Friday, 30 July 2010

Ringing at Ipsley

We had a good ringing session on Sunday at Ipsley Alders totalling 31 birds (detailed below). Highlight was a juvenile female Green Woodpecker.

Green Woodpecker
Great-spotted woodpecker
Blackbird 2
Whitethroat 4 new & 1 retrap
Dunnock 2 new 1 retrap
Blue Tit 5
Great Tit 3 new 1 retrap
Blackcap 4
Chiffchaff 3 new 1 retrap

Tony, Ipsley Alders

Monday, 26 July 2010

All great at Feckenham

Now that we are in full flush of summer the reserve is looking fantastic.

Our six young Galloways are now on site and munching their way through the southern end. They have plenty to go at and when they've had their fill there we'll move them on to another meadow. It doesn't look likely that we'll get a mow this year but that's not a problem. If we can get more cattle we can selectively graze and this will actually be better than having tractors on site - in previous years they've proved too damaging. These Galloway youngsters are lightweights and so hopefully won't poach the ground as much as the heavyweight Herefords and Long Horns we've had before.

There are masses of butterflies and in particular we've seen significantly bigger numbers of ringlet, meadow brown and currently small whites which are in 'plague' proportions. Small skipper are also in good numbers but to date no large or Essex skipper. Yesterday I photographed this pair of green veined white. The female was hardly dry from her emergence before the male took advantage - nothing like getting in early!

Plenty of southern hawker and emperor dragonfly and literally hundreds of assorted damselfly. Not so many broad bodied chasers and few black tailed.

We have a breeding pair of dunnock and a young family of willow warbler near to the main hide. Our kingfisher is back making frequent visits before heading off towards the Bow Brook.
All in all everything is looking good!

Paul, Feckenham Wylde Moor

Thursday, 15 July 2010

Smite garden update

It seems that an update on the happenings in the Smite garden is long overdue - so here goes!

Firstly, I can happily report that around a month or two ago the garden tool shed was subject to a thorough spring clean - no more rummaging around in cluttered corners trying to locate those elusive secateurs! Additionally, in a volunteer group effort the greenhouse was given a clean out and make-over with two neat rows of tomato plants being put in. The plants are gowing well and are promising a good crop of tomatoes for the future.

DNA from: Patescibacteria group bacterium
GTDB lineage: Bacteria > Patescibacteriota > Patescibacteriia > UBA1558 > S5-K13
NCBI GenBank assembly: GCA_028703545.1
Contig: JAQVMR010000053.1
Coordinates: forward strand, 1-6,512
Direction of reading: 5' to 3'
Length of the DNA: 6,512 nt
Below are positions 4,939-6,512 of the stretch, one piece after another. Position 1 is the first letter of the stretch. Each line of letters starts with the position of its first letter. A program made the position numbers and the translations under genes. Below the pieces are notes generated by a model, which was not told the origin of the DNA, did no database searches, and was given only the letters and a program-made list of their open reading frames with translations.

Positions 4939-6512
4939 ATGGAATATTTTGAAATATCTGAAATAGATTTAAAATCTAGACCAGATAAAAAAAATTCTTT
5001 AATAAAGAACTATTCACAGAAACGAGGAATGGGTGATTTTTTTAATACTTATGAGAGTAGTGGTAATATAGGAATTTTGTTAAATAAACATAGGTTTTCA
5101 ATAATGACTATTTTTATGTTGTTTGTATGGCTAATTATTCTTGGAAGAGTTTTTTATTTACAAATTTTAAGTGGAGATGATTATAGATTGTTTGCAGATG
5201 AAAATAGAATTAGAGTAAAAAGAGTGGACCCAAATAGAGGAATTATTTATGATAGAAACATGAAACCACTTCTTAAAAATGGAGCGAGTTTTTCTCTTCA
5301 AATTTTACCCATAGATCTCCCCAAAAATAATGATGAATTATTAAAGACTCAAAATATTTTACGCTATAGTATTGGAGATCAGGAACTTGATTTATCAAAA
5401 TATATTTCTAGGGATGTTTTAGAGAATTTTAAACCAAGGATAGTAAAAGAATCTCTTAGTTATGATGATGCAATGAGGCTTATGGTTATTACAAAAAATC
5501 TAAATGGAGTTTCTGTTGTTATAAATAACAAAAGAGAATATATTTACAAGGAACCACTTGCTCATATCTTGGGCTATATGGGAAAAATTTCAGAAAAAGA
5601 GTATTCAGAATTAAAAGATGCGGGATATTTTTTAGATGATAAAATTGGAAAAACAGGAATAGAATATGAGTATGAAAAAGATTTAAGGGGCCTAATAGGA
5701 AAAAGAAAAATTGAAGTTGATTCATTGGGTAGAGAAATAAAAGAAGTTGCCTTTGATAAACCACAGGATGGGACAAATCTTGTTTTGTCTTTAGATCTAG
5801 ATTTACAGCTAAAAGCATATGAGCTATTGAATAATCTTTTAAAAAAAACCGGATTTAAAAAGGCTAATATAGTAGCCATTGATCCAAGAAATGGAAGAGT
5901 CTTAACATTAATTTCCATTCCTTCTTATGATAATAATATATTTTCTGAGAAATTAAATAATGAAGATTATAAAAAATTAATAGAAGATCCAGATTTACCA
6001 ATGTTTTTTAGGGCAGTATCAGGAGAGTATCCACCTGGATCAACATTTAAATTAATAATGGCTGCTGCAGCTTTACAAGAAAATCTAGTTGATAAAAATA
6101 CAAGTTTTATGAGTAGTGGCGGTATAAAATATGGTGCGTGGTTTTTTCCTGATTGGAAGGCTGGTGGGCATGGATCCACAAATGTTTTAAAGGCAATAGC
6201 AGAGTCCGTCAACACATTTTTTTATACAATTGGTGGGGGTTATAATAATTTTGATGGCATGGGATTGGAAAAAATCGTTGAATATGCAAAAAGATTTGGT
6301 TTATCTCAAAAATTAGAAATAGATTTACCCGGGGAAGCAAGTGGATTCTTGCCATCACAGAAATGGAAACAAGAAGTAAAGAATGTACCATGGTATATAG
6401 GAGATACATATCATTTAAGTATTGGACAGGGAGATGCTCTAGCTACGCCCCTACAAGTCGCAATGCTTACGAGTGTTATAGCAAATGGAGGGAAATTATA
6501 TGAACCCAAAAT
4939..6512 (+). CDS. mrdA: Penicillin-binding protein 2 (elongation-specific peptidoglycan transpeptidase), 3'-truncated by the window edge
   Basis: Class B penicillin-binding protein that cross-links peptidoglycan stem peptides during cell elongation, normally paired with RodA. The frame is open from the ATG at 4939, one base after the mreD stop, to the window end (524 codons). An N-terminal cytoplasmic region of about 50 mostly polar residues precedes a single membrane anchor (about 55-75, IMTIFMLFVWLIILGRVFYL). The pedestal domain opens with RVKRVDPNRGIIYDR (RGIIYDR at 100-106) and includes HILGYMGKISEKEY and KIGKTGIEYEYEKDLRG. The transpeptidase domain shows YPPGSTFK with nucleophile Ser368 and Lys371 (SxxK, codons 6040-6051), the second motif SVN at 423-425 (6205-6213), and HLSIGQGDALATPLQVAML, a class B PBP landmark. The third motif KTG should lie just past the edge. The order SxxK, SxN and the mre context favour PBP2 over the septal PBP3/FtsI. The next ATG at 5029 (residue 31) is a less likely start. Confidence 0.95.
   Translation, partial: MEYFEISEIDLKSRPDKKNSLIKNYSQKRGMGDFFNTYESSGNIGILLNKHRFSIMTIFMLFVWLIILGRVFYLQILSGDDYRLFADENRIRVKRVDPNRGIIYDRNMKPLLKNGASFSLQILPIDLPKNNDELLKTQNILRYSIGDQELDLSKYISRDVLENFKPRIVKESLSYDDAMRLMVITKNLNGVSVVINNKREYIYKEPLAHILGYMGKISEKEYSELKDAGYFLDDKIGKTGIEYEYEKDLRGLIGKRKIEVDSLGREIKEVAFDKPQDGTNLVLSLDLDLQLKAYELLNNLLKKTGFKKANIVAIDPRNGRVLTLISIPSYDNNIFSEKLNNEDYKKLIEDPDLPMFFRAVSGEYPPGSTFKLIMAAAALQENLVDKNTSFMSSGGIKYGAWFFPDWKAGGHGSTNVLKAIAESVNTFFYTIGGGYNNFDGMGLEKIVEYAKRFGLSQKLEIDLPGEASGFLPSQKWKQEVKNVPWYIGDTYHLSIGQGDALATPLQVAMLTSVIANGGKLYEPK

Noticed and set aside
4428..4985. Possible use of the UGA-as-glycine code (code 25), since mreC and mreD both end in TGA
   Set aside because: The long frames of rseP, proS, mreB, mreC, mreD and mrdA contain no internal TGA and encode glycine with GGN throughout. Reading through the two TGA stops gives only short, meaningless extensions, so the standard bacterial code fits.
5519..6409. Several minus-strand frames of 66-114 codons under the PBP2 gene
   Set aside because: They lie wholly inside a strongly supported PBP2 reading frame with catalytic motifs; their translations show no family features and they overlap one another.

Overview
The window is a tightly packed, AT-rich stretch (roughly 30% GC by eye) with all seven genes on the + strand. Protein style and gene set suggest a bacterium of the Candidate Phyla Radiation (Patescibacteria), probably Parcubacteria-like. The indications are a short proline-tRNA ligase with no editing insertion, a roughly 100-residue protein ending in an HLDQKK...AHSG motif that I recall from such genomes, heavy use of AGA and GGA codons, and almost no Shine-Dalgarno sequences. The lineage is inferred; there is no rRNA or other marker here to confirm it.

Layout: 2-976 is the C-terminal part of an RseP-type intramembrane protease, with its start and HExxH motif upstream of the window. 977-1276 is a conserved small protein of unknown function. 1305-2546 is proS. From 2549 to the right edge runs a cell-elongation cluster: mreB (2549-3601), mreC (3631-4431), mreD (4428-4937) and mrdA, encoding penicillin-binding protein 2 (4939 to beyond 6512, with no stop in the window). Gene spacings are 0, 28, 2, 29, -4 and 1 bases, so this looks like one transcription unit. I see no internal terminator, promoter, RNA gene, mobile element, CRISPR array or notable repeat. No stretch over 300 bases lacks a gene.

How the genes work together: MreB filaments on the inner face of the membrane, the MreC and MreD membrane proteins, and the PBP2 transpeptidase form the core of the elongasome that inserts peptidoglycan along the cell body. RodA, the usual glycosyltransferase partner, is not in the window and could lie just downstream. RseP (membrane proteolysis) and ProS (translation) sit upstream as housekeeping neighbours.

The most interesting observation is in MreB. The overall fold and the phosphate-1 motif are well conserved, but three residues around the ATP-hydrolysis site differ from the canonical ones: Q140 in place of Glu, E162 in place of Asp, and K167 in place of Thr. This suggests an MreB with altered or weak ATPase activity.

In preparation for the impending open day an outing was made to Tiddesley Wood to collect fresh woodchips - to spread over and spruce up the lower garden paths. Meanwhile we've also been doing the usual ongoing jobs of weeding and trimming back any overhanging hedgerows and shrubs - which can sometimes be more eventful than one would expect. Last week, whilst pulling on an old tyre full of dried grass, I accidentally disturbed a nest of wasps who weren't best pleased! Nevertheless both Penny and I managed to escape by quickly running and hiding in a nearby office building.

Despite the recent dry weather everything is doing well in the garden. In the top garden the blackcurrants and goosebrries are brimming with berries and turnips, cabbage and corn and the cucumber plants are coming along well. Fingers crossed we may also see some carrots emerge in the next few weeks. Down in the bottom gardn the pea plants have grown and filled their wicker frames and a second crop of radish has matured in the smaller tyre planter.

Finally, although any recent visitors would have surely noticed, I'll mention that the large tractor tyres in the courtyard were filled with soil, planted with squash and corn and are currently looking fantastic.

Right now we're putting all our efforts into getting ready for the July open day on Sunday 25th (1pm-4pm) which is sure to be a great success.

Mary, Lower Smite Farm

Tuesday, 13 July 2010

June Moths at Upton Warren

We were out at Upton Warren again on 22 June to survey moths.

In summary there were 391 moths trapped of 90 species using two 125mv and one 15w actinic skinner.

Two moths, a micro coleophora mayrella, and a macro, figure of eighty Tethea ocularis were new for the site. The reed bed specialities included southern, obscure and silky wainscots. Two hawk moths - eyed hawk moth and elephant hawk moth - were trapped, and large nutmeg Apamea anceps was a particularly good find.

John, Upton Warren

(Photos from above: figure of eighty, obscure wainscot, large nutmeg)